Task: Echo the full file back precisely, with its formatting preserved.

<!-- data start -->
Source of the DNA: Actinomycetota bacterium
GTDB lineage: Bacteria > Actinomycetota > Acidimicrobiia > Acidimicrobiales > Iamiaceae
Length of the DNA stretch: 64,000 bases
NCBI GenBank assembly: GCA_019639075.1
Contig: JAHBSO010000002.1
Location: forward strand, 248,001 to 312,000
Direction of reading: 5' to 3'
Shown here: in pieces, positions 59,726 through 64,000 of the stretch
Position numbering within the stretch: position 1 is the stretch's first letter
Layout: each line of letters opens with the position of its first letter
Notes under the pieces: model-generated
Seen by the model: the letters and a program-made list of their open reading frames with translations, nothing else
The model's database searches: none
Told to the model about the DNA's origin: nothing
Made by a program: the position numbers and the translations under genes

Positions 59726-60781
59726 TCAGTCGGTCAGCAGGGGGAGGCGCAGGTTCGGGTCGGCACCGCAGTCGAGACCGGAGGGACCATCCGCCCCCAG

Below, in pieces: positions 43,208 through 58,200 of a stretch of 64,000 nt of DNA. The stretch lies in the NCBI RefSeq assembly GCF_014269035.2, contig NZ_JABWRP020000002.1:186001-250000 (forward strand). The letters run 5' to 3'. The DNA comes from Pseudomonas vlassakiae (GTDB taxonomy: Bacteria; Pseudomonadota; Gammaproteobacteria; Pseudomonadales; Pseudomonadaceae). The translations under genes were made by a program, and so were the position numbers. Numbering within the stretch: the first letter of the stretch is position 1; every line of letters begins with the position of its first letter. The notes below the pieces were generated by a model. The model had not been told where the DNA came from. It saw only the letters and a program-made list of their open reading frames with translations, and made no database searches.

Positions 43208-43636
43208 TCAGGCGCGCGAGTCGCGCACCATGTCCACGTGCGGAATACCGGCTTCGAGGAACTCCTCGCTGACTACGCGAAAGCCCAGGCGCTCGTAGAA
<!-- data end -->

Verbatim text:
Source of the DNA: Actinomycetota bacterium
GTDB lineage: Bacteria > Actinomycetota > Acidimicrobiia > Acidimicrobiales > Iamiaceae
Length of the DNA stretch: 64,000 bases
NCBI GenBank assembly: GCA_019639075.1
Contig: JAHBSO010000002.1
Location: forward strand, 248,001 to 312,000
Direction of reading: 5' to 3'
Shown here: in pieces, positions 59,726 through 64,000 of the stretch
Position numbering within the stretch: position 1 is the stretch's first letter
Layout: each line of letters opens with the position of its first letter
Notes under the pieces: model-generated
Seen by the model: the letters and a program-made list of their open reading frames with translations, nothing else
The model's database searches: none
Told to the model about the DNA's origin: nothing
Made by a program: the position numbers and the translations under genes

Positions 59726-60781
59726 TCAGTCGGTCAGCAGGGGGAGGCGCAGGTTCGGGTCGGCACCGCAGTCGAGACCGGAGGGACCATCCGCCCCCAG

Below, in pieces: positions 43,208 through 58,200 of a stretch of 64,000 nt of DNA. The stretch lies in the NCBI RefSeq assembly GCF_014269035.2, contig NZ_JABWRP020000002.1:186001-250000 (forward strand). The letters run 5' to 3'. The DNA comes from Pseudomonas vlassakiae (GTDB taxonomy: Bacteria; Pseudomonadota; Gammaproteobacteria; Pseudomonadales; Pseudomonadaceae). The translations under genes were made by a program, and so were the position numbers. Numbering within the stretch: the first letter of the stretch is position 1; every line of letters begins with the position of its first letter. The notes below the pieces were generated by a model. The model had not been told where the DNA came from. It saw only the letters and a program-made list of their open reading frames with translations, and made no database searches.

Positions 43208-43636
43208 TCAGGCGCGCGAGTCGCGCACCATGTCCACGTGCGGAATACCGGCTTCGAGGAACTCCTCGCTGACTACGCGAAAGCCCAGGCGCTCGTAGAA